17. The Future: What's in the Toolkit for Prostate Cancer Diagnosis and Treatment?

  1. Ashutosh K. Tewari M.D., M.Ch.2,
  2. Peter Whelan MS, FRCS3 and
  3. John D. Graham FRCP, FRCR4
  1. Norman J. Maitland

Published Online: 24 JAN 2014

DOI: 10.1002/9781118347379.ch17

Prostate Cancer: Diagnosis and clinical management

Prostate Cancer: Diagnosis and clinical management

How to Cite

Maitland, N. J. (2014) The Future: What's in the Toolkit for Prostate Cancer Diagnosis and Treatment?, in Prostate Cancer: Diagnosis and clinical management (eds A. K. Tewari, P. Whelan and J. D. Graham), John Wiley & Sons, Ltd, Chichester, UK. doi: 10.1002/9781118347379.ch17

Editor Information

  1. 2

    Ronald P. Lynch Professor of Urologic-Oncology, Director, Center for Prostate Cancer, Weill Cornell Medical College and New York Presbyterian Hospital, Director, LeFrak Center of Robotic Surgery, NYPH, Weill Cornell Medical College, New York Presbyterian Hospital, New York, USA

  2. 3

    Community Urologist, Leeds, UK, Emeritus Consultant Urological Surgeon, Pyrah Department of Urology, St. James's University Hospital, Leeds, UK

  3. 4

    Consultant in Clinical Oncology, Beacon Centre, Musgrove Park Hospital, Taunton, Somerset, UK, Director, National Collaborating Centre for Cancer, Cardiff, UK

Author Information

  1. Department of Biology, YCR Cancer Research Unit, University of York, Heslington, York, UK

Publication History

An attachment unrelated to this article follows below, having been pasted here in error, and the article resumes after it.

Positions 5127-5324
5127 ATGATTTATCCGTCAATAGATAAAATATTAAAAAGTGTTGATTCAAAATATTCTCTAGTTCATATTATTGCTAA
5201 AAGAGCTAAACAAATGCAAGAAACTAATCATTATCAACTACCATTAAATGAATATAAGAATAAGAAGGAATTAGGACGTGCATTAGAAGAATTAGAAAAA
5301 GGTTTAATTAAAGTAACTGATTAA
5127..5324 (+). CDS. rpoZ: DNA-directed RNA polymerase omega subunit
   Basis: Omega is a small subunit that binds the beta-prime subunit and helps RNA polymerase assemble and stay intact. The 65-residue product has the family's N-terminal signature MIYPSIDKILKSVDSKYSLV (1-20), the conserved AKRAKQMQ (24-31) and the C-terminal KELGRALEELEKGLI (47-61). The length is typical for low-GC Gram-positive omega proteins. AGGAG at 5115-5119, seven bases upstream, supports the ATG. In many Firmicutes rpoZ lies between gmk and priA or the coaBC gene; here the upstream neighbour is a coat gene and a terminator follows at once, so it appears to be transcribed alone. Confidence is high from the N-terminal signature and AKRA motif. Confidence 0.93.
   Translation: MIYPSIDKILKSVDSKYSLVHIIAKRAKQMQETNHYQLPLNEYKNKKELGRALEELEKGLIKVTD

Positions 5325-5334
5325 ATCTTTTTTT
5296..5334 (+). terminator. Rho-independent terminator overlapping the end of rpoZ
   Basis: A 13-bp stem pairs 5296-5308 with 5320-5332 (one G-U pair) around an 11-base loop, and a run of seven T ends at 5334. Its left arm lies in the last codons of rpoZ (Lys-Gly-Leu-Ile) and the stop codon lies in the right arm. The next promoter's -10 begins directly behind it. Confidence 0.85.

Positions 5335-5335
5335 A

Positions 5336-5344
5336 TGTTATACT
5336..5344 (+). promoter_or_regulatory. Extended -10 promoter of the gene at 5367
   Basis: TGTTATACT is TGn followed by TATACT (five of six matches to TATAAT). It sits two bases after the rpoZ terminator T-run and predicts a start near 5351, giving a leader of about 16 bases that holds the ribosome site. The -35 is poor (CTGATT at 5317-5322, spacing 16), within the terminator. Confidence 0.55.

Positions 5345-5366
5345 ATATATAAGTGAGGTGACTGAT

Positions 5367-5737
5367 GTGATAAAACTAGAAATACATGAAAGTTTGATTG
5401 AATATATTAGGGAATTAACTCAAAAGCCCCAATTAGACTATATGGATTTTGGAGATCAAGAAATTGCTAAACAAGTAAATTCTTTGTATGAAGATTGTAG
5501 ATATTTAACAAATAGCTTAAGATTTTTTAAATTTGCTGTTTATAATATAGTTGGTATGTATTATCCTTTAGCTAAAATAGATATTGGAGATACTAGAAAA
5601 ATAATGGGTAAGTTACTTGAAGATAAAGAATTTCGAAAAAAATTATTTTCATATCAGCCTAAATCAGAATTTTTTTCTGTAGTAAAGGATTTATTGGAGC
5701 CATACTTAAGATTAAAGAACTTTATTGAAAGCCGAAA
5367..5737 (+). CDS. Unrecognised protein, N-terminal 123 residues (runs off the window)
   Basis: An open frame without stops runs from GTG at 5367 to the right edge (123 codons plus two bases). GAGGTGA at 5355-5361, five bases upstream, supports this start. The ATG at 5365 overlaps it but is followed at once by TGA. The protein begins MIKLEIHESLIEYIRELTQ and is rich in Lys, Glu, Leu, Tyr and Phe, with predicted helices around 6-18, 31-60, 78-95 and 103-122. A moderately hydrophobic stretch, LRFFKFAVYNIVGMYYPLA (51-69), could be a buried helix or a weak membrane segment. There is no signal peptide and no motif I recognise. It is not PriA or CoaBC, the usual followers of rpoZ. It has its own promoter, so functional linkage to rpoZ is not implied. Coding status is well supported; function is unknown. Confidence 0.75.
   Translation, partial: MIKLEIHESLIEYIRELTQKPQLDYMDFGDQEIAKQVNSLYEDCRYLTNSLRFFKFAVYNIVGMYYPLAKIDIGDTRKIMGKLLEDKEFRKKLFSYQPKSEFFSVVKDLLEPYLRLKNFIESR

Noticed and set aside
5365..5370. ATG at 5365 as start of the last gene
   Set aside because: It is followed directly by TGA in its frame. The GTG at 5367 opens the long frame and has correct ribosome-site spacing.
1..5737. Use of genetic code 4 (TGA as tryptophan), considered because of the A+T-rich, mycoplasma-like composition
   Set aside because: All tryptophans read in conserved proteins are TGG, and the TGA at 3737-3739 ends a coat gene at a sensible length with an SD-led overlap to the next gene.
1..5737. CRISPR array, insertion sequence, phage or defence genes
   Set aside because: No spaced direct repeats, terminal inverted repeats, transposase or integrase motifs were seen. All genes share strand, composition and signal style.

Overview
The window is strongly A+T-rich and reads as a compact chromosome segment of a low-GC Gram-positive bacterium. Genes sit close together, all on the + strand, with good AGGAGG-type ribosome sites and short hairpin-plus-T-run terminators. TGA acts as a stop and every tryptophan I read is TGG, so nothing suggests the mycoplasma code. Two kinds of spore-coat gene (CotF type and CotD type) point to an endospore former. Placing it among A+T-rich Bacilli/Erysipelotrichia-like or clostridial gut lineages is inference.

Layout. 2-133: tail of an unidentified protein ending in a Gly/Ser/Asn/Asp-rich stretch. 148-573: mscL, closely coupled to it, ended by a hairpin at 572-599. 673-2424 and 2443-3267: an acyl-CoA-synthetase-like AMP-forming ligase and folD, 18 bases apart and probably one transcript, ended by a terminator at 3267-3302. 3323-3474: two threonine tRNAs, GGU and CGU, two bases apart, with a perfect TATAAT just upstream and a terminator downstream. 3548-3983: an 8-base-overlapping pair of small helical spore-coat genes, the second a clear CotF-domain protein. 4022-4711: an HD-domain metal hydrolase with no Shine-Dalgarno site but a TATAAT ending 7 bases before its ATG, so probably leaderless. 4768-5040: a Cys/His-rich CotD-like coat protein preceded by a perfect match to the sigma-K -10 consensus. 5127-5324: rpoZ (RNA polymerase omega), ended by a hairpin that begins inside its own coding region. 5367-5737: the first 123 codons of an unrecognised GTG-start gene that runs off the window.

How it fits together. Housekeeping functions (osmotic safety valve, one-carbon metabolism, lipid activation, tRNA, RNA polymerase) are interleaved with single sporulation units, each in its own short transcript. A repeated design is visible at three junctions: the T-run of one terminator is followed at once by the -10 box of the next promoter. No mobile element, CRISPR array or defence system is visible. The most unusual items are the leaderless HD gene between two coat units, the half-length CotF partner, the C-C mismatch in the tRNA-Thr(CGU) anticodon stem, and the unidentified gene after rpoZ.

1. Published Online: 24 JAN 2014
  2. Published Print: 6 FEB 2014

ISBN Information

Print ISBN: 9781118347355

Online ISBN: 9781118347379



  • prostate cancer;
  • molecular biology;
  • genetics;
  • stem cells;
  • treatment resistance


Faced with an increasingly successful diagnostic regimen for prostate cancer and an ageing population, it is important that the basic science laboratory provides a regular flow of new technology to augment the clinicans’ armory of weapons to treat the disease. However, the number of new patients also places an increased focus on not only correct diagnosis, but also the decision about whom to treat, in the face of overtreatment implications. I wish to argue that the most sophisticated new treatments are being developed in biological systems which are more than 30 years old: a good drug performs exactly the same in an inadequate test as a bad drug in a patient. Hence we may have to reconsider not only treatment strategies, but also the patient population we wish to treat to make the most of new developments from the laboratory.